- Probability of Progression Free Survival [ Time Frame: 1 year post treatment ]The estimated 1 year progression free survival. Progression was defined, using RECIST (Response Evaluation Criteria In Solid Tumors Criteria), as a 20% increase in the sum of the longest diameter of target lesions, the development of any new lesion, or the significant clinical deterioration related to the progression of patient's disease. The probability of progression-free survival was presented in a Kaplan-Meier curve to illustrate the distribution of progression time. The median time to progression was determined with a 95% CI (Confidence Interval).
To learn more about this study, you or your doctor may contact the study research staff using the contact information provided by the sponsor.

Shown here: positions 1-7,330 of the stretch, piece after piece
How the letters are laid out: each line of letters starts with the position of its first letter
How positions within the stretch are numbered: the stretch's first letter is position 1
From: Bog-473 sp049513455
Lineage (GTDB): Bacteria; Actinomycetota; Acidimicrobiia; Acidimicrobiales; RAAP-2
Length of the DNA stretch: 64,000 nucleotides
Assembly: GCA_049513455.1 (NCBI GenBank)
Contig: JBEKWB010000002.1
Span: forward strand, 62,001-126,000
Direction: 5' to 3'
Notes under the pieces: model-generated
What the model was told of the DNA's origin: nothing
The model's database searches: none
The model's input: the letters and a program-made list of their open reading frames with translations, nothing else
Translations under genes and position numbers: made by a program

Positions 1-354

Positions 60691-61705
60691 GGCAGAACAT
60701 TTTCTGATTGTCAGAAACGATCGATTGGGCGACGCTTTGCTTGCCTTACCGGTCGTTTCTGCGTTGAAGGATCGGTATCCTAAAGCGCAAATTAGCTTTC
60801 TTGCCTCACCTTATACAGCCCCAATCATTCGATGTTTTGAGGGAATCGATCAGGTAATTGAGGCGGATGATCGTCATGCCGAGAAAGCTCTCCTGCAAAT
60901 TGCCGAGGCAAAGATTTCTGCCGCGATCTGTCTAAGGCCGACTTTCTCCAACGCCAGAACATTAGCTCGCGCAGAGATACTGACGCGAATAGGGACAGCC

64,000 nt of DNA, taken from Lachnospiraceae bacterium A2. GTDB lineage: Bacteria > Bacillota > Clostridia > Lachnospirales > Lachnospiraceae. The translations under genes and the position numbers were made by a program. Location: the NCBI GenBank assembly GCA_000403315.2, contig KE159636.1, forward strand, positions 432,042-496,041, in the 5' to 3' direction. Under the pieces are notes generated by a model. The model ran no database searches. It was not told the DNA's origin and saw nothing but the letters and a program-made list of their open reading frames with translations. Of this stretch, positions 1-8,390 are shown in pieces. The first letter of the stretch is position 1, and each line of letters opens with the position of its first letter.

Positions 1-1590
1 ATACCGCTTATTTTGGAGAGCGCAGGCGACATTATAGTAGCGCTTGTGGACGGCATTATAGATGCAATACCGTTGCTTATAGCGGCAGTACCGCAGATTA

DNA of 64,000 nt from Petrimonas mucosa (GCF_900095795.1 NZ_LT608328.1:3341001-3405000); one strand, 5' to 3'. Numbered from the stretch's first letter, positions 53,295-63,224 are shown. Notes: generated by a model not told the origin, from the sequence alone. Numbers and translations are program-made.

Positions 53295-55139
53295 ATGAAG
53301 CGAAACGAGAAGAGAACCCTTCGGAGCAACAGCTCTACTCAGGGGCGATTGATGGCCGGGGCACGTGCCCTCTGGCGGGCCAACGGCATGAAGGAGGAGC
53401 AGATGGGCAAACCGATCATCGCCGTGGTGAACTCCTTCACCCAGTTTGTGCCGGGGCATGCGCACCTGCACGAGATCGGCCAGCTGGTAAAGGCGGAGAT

Please refer to this study by its ClinicalTrials.gov identifier (NCT number): NCT00148122
Please refer to this study by its ClinicalTrials.gov identifier (NCT number): NCT00148122
|United States, Michigan|
|University of Michigan Comprehensive Cancer Center|
|Ann Arbor, Michigan, United States, 48109|
|Principal Investigator:||Francis Worden, M.D.||University of Michigan Cancer Center|